New research from the Icahn School of Medicine at Mount Sinai has found that a combination of two different types of drugs can help restore insulin production in diabetes patients. Normally, the insulin-producing beta cells located in the pancreas are incapable of producing insulin anymore, with diabetes patients having to rely either on insulin injections (as in case of Type 1 diabetes) or take drugs to manage the condition.
Scientists have found that combined two types of drugs, DYRK1A inhibitors and GLP-1 receptor agonists, are able to help the beta cells regenerate at a remarkable rate. In human cell samples, the combination of these two drug types ended up resulting in a 40% average increase in the number of functioning human beta cells. After successfully testing this in both tissue samples as well as mice, the scientists believe that these findings could lead to a new class of diabetes treatment.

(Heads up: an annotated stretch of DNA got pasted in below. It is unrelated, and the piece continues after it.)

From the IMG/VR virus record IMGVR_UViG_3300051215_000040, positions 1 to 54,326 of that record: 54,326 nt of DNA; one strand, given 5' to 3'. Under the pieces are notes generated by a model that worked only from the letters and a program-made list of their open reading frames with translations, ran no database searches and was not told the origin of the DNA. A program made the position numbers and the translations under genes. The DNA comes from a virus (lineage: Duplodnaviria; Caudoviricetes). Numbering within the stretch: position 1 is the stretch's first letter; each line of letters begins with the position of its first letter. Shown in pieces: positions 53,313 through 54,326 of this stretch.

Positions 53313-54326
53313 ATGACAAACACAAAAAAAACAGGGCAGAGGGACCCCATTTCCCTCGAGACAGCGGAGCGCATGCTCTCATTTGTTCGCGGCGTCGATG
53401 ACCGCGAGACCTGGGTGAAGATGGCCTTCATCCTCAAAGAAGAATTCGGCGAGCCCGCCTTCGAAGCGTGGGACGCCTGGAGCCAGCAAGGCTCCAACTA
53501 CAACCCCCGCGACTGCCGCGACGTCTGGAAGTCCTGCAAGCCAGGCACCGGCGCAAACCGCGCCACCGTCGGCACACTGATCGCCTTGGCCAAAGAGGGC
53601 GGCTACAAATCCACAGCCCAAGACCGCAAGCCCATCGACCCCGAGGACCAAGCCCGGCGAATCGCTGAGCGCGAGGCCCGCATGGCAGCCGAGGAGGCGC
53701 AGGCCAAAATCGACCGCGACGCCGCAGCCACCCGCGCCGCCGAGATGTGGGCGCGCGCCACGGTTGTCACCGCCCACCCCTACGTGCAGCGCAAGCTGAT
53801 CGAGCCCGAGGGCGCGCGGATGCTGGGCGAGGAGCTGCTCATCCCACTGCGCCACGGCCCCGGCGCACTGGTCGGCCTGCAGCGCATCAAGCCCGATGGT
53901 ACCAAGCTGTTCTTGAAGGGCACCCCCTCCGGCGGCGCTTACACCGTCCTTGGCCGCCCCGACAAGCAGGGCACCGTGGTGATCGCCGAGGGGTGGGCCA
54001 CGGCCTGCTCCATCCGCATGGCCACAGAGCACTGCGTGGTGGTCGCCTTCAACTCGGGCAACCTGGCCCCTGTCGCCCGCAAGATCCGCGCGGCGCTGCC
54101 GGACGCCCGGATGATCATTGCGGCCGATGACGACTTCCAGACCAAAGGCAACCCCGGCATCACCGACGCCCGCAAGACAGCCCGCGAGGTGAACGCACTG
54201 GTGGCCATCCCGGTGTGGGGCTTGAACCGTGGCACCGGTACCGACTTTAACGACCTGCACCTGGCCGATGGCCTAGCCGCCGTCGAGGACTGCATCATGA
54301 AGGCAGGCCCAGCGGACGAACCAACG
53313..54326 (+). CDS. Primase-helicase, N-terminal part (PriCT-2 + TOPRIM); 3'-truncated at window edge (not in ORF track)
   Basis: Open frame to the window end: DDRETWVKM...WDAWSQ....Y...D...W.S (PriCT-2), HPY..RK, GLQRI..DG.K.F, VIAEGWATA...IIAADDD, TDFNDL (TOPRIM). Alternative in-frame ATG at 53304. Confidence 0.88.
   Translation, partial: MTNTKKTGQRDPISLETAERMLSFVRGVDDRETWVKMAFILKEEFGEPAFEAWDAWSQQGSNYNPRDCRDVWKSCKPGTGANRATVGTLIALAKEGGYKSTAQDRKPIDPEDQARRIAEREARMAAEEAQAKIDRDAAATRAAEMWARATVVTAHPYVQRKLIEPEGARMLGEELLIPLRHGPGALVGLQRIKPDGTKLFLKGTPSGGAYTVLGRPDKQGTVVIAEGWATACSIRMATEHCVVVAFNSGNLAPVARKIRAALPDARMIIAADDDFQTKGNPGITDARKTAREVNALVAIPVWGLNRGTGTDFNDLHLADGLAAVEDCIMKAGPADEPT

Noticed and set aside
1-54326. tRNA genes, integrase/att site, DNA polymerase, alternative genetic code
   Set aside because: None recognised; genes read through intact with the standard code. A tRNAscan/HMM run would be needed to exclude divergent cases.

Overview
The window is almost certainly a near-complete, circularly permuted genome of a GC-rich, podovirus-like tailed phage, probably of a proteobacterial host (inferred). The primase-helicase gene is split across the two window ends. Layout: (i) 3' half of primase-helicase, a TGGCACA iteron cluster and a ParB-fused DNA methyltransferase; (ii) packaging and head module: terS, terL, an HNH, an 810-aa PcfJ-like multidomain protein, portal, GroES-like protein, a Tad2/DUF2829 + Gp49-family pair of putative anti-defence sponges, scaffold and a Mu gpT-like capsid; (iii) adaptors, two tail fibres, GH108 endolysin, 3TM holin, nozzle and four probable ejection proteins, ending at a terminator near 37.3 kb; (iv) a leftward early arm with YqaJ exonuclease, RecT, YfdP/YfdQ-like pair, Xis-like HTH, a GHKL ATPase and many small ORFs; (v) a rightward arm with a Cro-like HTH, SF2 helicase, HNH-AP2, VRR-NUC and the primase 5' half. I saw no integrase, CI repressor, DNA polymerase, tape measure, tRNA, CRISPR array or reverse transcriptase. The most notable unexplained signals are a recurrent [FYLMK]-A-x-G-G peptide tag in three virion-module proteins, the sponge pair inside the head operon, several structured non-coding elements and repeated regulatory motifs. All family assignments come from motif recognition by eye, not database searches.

“We are very excited about this new drug combination because for the first time ever, we are able to see rates of human beta cell replication that are sufficient to replenish beta cell mass in humans with diabetes,” said Andrew Stewart, M.D., the lead author of the study.
Other diabetes treatments
Most prescribed diabetes medications fall under the classification of GLP-1 receptor antagonists. They work by stimulating the insulin production of the remaining healthy beta cells in a patient. These include drugs such as Eli Lilly's (NYSE:LLY) Trulicity, AstraZeneca's (NASDAQ:AZN) Bydureon, as well as Novo Nordisk's (NYSE:NVO) Victoza.
Other biotech companies, such as Semma Therapeutics, have been working on turning human stem cells into functioning insulin-producing cells. Semma was acquired by Vertex Pharmaceuticals back in September 2019.